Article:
Their goal was to get her to give up. But regardless of one's opinion of her work and its goals, the level of purposeful, high-volume vitriol cannot be excused. Calls for change are threatening to a community that particularly values its escapism, its places safe from judgment, and too often men hear the word "feminism" and jump to the conclusion they're being attacked or accused of sexism personally. But there's just no way to rationalize what Sarkeesian endured.
The silver lining is that in a show of support, the community gave Sarkeesian many times what she asked for. The spotlight will be on her intensely now, and the results of her research, the status of which importantly isn't yet known, will be closely scrutinized. But anyone who loves games is obligated to be incredibly conscious of how ugly is the underbelly of our community and how far we have yet to go. We've looked into the abyss.
This year we witnessed how broad-ranging the impact of crowdsourcing is on determining what products get made, and on the very shape of our industry. In the online age we've talked a blue streak about listening to your players, and about putting the shape of a living, always-on product into the hands of your community.
Now, from a mass rush of Kickstarters to Valve's placing the power of decision in players' hands with Steam Greenlight, the business itself is now increasingly player-led. Largely this has been a good thing, sensible for the allocation of resources and letting demand lead supply at the end of a late console cycle where risk-aversion and uncertainty are watchwords.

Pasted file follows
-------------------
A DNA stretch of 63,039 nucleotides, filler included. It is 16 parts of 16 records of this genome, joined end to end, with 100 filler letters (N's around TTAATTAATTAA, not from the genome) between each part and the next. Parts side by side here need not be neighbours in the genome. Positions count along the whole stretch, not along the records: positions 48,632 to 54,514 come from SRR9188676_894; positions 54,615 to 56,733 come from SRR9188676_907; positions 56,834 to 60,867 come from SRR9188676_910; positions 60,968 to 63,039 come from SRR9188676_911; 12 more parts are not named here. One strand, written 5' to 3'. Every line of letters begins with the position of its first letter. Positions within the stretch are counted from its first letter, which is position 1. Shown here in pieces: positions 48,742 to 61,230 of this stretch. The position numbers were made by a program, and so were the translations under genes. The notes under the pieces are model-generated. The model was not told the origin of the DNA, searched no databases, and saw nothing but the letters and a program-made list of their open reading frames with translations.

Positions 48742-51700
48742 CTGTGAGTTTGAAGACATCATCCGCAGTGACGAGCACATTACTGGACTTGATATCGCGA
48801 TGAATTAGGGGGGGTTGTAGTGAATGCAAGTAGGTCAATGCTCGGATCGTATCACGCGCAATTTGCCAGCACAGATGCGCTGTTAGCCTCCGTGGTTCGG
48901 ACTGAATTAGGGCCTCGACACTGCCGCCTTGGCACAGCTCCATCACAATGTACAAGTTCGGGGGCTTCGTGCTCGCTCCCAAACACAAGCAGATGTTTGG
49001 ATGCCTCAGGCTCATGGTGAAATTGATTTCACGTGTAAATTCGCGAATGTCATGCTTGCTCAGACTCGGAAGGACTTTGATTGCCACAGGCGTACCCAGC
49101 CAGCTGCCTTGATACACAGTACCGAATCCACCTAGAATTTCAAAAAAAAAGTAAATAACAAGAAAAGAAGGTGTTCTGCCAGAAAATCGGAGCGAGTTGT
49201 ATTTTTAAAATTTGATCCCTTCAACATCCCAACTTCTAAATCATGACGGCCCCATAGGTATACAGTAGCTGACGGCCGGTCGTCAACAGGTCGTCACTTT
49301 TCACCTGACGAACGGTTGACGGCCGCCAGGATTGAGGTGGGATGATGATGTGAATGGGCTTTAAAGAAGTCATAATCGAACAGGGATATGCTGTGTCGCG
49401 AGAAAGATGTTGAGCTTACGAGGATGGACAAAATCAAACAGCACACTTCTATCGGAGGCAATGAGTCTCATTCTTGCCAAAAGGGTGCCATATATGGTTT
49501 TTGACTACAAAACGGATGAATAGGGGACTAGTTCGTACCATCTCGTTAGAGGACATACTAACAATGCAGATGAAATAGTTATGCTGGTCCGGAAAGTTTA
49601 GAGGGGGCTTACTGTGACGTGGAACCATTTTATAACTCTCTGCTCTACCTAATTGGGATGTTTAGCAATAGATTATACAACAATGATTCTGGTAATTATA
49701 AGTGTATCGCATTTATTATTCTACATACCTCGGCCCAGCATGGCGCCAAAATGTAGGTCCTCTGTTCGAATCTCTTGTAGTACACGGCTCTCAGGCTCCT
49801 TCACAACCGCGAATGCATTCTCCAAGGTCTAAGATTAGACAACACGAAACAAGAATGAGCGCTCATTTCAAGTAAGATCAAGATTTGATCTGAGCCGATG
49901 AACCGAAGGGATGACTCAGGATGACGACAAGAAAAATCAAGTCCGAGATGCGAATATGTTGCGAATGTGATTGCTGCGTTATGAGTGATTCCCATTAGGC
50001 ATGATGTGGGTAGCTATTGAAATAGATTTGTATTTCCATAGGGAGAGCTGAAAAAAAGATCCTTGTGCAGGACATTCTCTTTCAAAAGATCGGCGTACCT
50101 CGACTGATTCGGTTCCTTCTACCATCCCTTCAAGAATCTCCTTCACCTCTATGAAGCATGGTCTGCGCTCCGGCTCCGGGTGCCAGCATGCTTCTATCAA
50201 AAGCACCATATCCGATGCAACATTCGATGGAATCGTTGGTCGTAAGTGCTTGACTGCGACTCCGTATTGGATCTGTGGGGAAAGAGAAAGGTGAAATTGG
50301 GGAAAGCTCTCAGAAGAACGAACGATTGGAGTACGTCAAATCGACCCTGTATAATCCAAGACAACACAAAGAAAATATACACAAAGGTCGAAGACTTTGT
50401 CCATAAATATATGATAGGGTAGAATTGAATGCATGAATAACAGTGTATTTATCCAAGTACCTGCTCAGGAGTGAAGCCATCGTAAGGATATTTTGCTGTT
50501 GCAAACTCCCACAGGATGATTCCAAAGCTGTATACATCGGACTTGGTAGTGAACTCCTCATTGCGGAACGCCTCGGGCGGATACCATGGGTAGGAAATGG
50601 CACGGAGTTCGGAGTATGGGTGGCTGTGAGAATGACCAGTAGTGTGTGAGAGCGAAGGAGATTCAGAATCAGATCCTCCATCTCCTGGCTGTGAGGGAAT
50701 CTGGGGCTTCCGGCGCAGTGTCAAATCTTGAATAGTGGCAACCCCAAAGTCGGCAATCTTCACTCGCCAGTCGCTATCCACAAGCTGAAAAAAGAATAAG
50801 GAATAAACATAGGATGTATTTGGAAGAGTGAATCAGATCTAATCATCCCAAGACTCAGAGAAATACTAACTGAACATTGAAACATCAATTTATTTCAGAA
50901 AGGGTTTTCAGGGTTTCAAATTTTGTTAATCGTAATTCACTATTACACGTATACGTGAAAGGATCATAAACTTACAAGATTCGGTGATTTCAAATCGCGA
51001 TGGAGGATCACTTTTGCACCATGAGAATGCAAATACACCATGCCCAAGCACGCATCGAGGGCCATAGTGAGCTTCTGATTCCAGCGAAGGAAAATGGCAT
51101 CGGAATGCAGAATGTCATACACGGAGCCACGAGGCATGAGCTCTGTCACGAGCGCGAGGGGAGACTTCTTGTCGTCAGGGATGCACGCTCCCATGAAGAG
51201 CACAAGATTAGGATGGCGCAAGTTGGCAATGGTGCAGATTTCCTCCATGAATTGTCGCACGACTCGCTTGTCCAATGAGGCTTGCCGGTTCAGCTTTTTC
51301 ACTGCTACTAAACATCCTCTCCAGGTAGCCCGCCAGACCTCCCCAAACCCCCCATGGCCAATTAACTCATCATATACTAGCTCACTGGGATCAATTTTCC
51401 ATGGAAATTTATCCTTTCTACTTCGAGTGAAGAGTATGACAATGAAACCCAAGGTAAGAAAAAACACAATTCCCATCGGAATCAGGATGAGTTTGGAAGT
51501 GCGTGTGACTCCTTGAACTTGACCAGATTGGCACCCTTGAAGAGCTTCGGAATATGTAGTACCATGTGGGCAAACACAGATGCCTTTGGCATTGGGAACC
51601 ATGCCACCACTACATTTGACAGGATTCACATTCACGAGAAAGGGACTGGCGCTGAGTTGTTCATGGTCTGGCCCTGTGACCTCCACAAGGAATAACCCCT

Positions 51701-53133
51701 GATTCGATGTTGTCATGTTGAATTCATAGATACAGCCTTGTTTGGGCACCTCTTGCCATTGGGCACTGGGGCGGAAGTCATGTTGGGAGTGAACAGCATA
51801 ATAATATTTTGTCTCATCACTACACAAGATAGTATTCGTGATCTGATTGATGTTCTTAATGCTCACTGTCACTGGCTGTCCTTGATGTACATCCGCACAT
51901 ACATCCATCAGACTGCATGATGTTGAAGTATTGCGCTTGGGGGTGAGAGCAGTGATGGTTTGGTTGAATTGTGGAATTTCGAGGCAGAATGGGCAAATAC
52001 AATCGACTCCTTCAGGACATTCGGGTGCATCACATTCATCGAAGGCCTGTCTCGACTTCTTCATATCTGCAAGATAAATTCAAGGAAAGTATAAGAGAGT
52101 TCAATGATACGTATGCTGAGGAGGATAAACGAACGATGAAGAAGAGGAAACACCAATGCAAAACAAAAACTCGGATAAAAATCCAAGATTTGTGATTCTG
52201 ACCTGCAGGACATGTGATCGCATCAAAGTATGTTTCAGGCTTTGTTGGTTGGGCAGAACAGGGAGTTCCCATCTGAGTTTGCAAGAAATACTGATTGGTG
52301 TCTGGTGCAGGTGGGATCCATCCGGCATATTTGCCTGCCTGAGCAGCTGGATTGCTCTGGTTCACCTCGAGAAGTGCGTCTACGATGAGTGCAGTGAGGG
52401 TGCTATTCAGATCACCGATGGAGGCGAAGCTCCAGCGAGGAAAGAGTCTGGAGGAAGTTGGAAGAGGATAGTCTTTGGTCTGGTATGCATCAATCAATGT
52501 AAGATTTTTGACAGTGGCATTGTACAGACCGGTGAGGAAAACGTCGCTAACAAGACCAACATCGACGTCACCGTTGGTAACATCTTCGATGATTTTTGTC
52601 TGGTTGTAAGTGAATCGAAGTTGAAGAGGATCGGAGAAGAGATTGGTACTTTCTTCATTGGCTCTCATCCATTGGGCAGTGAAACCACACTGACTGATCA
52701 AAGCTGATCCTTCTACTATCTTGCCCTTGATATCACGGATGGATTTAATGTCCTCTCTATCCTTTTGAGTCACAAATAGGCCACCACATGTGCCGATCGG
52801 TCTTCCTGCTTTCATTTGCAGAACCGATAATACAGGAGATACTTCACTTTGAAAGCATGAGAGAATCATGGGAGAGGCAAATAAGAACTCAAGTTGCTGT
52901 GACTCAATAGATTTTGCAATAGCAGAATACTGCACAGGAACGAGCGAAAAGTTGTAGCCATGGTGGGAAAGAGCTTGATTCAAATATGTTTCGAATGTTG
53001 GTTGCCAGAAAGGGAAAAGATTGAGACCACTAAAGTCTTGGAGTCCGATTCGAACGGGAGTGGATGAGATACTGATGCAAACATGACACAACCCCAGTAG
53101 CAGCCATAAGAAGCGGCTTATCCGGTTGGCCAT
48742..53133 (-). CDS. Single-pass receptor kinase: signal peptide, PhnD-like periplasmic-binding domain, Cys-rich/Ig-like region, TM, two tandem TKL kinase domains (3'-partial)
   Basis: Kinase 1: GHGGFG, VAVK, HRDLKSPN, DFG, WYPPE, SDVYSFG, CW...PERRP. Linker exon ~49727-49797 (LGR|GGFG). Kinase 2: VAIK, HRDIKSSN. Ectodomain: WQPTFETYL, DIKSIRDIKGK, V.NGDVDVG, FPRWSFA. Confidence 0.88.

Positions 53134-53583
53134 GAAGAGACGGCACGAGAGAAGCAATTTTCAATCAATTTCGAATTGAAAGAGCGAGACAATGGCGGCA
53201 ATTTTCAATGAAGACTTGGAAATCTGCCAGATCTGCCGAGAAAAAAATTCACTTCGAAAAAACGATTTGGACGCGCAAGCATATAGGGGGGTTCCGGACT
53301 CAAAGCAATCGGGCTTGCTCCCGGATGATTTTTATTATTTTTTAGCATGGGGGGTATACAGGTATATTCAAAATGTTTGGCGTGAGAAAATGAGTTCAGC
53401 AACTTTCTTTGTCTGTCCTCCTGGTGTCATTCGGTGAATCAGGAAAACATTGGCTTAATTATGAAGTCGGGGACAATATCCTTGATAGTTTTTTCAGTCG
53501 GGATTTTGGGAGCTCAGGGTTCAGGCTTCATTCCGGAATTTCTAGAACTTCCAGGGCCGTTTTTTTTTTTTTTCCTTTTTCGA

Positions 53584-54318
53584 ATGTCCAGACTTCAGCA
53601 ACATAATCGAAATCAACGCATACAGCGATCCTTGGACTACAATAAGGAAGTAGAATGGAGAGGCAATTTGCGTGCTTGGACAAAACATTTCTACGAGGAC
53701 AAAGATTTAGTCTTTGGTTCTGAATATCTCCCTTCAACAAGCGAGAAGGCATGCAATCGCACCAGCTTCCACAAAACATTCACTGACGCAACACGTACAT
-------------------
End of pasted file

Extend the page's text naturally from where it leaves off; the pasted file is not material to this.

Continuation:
But a private anxiety roils beneath the surface of this unprecedented content democracy. To what extent can we trust the wisdom of the crowds? I recently wrote about how a group itself can become just as risk-averse as any investor the more information they're given, and game developers and fans alike are getting increasingly vocal about best practices.
Steam's Greenlight program faced some criticisms from the start, as amid a rush of content fans cleaved loyally to familiar concepts, and it soon became clear that crowdsourcing might not be the best engine to direct the spotlight onto new and difficult ideas. Kickstarter saw a retro boom this year -- turns out what people mostly want is things they've already had.